One possibility would be that the machines were not working as intended. Another possibility, that we could simply never rule out (but could perhaps verify to our satisfaction if we had access to many more atoms), is that these machines were giving evidence that PA is inconsistent. But a third, important possibility would be that they were doing supertasks on a nonstandard model of PA. We would then have the option of defining natural numbers as those things “counted” by these supertask machines. And indeed, suppose our alien friends did just that–their natural numbers were those expressed by the supertask machines. From our point of view, with the standard model in mind, we might say that there were these “extra” natural numbers that the machines had to pass through in order to finish their computations–something vaguely similar to those extra compact dimensions that many versions of string theory posit. But from the aliens’ perspective, these extra numbers were not extra–they were just as actual to reality as the (very) small numbers we encounter in everyday life.

So, here (finally!) come my questions.

Question 1: How would we communicate to these aliens what we mean, precisely, by “the standard model”?

The one way I know to define the standard model is via second order quantification over subsets. But we know that the axiom of the power set leads to all sorts of different models for set theory. Does this fact affect the claim that the standard model is “unique”? More to the point:

Question 2: To assert the existence of a “standard model” we have to go well beyond assuming PA (and Con(PA)). Is that extra part really expressible?

Got this error while trying to launch Docker Quick Start Terminal on Mac. I can’t seem to understand the error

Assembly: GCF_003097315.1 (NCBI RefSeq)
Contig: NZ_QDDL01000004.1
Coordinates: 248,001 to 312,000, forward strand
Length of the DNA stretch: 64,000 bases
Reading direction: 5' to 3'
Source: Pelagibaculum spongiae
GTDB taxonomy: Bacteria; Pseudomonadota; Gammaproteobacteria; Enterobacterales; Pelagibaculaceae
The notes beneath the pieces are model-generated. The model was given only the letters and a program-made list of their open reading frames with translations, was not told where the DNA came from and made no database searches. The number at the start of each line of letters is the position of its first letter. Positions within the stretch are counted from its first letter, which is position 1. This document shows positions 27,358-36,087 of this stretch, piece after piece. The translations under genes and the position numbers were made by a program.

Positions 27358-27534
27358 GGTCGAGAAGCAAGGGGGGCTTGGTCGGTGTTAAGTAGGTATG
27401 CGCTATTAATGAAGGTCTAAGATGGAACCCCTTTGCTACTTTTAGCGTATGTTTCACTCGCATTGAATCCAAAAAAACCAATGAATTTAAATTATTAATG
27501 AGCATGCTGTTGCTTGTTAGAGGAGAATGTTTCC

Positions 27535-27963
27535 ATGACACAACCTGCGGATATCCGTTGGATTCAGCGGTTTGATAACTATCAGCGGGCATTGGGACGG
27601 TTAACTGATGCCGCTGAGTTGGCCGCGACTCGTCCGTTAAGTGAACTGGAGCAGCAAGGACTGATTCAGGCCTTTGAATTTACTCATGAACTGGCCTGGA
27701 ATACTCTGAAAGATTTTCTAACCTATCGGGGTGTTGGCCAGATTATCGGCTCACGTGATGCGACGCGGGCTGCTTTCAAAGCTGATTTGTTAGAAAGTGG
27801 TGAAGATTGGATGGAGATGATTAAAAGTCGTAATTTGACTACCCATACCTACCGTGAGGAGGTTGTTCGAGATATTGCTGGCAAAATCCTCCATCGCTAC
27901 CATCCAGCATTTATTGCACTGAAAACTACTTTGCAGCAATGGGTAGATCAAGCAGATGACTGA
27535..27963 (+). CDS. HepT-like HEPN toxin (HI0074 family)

Traceback (most recent call last):   File "/anaconda3/lib/python3.7/site-packages/conda/cli/main.py", line 138, in main     return activator_main()   File "/anaconda3/lib/python3.7/site-packages/conda/activate.py", line 955, in main     print(activator.execute(), end='')   File "/anaconda3/lib/python3.7/site-packages/conda/activate.py", line 180, in execute     return getattr(self, self.command)()   File "/anaconda3/lib/python3.7/site-packages/conda/activate.py", line 154, in activate     builder_result = self.build_activate(self.env_name_or_prefix)   File "/anaconda3/lib/python3.7/site-packages/conda/activate.py", line 285, in build_activate     return self._build_activate_stack(env_name_or_prefix, False)   File "/anaconda3/lib/python3.7/site-packages/conda/activate.py", line 307, in _build_activate_stack     return self.build_reactivate()   File "/anaconda3/lib/python3.7/site-packages/conda/activate.py", line 452, in build_reactivate     new_path = self.pathsep_join(self._replace_prefix_in_path(conda_prefix, conda_prefix))   File "/anaconda3/lib/python3.7/site-packages/conda/activate.py", line 569, in _replace_prefix_in_path     if path_list[last_idx + 1] == library_bin_dir: IndexError: list index out of range